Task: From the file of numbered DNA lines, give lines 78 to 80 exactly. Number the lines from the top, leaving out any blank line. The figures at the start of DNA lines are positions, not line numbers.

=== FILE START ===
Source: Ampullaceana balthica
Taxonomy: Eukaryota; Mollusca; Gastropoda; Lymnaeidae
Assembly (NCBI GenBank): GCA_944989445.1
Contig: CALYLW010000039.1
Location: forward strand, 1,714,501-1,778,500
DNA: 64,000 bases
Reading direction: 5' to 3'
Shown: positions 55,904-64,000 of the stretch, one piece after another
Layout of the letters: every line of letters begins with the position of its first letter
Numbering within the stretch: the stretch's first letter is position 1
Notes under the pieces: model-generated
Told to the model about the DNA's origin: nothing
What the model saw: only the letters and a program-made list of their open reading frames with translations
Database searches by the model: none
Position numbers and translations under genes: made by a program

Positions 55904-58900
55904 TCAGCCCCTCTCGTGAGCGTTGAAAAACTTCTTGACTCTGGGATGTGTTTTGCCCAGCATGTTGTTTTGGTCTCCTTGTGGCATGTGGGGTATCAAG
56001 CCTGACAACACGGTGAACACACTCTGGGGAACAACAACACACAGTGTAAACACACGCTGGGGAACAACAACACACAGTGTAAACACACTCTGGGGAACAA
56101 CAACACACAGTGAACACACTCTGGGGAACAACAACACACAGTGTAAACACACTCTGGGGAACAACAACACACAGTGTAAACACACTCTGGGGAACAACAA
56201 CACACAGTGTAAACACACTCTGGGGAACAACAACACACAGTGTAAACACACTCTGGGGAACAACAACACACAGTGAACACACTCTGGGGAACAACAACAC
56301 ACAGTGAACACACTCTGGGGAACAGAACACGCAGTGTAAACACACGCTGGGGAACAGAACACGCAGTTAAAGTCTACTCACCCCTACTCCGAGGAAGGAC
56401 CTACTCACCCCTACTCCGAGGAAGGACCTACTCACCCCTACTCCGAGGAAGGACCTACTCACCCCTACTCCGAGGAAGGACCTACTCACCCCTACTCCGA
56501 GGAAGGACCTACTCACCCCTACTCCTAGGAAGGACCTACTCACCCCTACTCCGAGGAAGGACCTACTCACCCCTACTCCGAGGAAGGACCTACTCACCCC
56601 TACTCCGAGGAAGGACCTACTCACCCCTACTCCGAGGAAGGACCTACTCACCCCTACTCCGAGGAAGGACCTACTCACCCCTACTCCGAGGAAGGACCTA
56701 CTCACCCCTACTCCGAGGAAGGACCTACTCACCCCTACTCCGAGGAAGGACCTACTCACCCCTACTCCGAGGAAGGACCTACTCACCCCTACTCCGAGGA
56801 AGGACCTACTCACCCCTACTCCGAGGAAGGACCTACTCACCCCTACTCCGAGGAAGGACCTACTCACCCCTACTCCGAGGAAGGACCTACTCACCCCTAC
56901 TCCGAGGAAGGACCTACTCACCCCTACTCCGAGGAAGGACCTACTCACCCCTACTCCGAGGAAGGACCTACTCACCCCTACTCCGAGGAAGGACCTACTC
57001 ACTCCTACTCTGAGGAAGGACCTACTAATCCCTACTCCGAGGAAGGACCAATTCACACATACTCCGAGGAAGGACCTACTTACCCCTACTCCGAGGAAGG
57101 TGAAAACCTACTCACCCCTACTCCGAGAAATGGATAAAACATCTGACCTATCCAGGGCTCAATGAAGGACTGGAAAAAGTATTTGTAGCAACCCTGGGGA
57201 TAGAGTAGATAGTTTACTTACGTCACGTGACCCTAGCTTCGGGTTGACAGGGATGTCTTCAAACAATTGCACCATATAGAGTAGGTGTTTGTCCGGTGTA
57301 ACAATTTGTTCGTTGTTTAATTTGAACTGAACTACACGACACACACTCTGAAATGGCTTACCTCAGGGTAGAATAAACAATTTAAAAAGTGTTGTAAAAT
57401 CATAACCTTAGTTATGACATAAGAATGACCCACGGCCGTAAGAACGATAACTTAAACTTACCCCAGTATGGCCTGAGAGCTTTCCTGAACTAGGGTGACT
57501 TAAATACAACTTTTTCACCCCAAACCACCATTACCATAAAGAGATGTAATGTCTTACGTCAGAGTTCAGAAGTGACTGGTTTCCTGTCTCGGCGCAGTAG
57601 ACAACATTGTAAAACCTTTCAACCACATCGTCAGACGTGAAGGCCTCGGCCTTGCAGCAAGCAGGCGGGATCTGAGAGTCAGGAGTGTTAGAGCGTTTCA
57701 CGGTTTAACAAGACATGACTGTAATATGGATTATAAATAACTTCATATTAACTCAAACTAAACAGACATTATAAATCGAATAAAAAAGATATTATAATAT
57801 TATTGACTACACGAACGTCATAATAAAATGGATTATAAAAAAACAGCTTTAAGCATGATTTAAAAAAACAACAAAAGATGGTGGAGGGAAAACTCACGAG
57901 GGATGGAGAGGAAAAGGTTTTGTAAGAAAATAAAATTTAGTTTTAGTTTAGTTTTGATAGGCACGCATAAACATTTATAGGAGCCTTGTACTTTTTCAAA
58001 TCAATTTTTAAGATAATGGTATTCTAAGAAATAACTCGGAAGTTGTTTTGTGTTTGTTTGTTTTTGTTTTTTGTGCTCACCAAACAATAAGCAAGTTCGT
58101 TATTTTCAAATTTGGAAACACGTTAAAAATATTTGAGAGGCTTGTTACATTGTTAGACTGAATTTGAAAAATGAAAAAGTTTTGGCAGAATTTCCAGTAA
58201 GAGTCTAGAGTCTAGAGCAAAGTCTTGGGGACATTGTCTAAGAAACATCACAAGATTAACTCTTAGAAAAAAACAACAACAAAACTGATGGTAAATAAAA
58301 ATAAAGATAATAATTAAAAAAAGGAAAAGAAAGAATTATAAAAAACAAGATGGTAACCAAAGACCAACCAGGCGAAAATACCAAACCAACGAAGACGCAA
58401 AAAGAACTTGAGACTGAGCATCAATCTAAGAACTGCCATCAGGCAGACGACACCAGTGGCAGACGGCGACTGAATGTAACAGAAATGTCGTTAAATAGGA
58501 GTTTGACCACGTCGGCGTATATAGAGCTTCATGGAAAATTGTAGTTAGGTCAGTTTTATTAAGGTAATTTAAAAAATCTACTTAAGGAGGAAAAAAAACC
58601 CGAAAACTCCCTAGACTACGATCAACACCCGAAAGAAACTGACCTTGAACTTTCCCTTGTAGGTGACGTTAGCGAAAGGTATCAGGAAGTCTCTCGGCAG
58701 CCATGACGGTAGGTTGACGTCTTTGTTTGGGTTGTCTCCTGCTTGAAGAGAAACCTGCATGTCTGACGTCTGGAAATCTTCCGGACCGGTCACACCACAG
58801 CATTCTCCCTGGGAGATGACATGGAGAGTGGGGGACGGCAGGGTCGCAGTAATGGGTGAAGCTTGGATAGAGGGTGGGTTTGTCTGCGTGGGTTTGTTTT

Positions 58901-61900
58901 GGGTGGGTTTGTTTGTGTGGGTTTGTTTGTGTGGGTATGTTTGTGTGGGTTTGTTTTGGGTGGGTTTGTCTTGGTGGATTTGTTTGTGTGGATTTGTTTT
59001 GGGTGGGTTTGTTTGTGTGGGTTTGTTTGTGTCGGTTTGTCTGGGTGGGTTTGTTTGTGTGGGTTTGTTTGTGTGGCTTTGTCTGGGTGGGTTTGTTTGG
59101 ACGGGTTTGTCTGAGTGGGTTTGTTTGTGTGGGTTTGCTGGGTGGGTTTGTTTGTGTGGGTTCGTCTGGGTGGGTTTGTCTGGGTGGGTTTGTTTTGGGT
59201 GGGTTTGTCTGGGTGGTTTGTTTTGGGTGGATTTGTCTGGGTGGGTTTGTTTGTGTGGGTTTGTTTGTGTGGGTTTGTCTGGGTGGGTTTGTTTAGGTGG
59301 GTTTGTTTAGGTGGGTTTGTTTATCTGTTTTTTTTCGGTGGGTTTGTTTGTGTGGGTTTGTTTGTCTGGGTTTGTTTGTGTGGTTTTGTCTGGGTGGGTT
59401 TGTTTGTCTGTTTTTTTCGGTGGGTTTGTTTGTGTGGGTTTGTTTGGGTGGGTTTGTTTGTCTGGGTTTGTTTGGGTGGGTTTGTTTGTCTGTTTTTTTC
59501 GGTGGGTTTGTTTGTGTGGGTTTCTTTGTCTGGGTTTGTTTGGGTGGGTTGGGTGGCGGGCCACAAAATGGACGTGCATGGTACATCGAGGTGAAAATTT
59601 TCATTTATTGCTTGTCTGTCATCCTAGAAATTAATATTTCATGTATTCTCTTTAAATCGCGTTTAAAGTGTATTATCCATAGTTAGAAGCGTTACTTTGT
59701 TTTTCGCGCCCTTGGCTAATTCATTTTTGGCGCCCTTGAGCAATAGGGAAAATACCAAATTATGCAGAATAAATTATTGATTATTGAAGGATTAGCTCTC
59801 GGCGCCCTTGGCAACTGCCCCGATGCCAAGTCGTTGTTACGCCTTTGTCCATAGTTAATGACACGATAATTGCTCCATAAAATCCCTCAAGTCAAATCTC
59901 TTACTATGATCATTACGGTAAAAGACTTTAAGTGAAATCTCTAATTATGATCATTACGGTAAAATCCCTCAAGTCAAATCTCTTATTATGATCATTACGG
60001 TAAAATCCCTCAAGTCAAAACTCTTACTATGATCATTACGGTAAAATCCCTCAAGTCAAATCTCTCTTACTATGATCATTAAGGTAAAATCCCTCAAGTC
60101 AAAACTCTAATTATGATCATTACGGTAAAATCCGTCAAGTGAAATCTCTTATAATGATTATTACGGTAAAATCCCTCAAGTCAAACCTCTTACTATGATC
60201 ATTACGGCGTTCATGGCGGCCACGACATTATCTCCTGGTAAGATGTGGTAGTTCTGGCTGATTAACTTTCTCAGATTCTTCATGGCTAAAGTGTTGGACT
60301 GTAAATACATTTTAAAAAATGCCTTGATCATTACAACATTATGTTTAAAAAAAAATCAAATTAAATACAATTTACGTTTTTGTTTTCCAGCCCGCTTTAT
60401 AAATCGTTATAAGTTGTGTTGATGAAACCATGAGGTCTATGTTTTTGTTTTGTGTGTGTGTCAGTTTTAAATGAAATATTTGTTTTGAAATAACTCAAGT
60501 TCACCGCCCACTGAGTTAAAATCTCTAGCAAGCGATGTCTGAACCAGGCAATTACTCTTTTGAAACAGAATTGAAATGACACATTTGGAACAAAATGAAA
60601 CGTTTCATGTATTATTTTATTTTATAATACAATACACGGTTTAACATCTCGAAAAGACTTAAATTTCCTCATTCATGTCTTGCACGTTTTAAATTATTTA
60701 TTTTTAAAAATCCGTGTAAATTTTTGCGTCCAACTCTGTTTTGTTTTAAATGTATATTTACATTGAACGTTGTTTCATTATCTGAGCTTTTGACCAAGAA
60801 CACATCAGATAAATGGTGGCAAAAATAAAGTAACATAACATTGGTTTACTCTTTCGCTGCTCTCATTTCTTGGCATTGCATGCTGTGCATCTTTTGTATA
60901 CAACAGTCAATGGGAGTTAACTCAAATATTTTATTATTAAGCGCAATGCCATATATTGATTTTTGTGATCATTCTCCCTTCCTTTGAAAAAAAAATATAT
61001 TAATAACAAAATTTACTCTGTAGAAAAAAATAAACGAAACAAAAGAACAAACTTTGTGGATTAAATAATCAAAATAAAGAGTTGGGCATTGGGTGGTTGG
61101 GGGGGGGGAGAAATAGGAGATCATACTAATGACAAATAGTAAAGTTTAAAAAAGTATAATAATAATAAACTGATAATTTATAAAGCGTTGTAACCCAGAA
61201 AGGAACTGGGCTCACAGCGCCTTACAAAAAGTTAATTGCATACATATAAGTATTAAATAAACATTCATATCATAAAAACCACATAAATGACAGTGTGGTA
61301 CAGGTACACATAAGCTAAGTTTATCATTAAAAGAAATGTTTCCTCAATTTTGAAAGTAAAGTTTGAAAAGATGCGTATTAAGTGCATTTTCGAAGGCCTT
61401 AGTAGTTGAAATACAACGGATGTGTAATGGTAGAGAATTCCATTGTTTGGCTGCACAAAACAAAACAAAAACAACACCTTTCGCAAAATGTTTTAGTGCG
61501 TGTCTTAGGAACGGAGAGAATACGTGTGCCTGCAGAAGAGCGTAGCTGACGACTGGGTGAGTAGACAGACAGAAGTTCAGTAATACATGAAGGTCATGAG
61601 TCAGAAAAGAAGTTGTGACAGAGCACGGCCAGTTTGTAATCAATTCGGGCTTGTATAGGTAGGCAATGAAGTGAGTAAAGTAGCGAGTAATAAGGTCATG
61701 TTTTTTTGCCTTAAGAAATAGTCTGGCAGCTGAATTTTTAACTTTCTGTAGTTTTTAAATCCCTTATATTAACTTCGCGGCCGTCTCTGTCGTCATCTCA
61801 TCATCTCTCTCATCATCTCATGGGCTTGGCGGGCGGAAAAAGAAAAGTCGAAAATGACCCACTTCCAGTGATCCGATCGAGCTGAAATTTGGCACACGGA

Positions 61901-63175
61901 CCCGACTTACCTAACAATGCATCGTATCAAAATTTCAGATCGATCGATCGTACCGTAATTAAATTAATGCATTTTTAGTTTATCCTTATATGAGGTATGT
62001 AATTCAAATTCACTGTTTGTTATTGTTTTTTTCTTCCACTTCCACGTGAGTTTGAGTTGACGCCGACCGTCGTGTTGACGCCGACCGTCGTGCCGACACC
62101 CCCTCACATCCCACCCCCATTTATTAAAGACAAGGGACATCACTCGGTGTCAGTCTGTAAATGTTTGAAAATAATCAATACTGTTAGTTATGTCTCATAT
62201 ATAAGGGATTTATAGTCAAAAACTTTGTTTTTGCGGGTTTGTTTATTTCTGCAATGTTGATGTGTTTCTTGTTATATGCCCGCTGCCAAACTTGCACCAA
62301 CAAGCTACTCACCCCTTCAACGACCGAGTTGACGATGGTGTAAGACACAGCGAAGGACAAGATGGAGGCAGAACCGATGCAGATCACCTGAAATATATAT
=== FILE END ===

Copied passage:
Positions 61901-63175
61901 CCCGACTTACCTAACAATGCATCGTATCAAAATTTCAGATCGATCGATCGTACCGTAATTAAATTAATGCATTTTTAGTTTATCCTTATATGAGGTATGT
62001 AATTCAAATTCACTGTTTGTTATTGTTTTTTTCTTCCACTTCCACGTGAGTTTGAGTTGACGCCGACCGTCGTGTTGACGCCGACCGTCGTGCCGACACC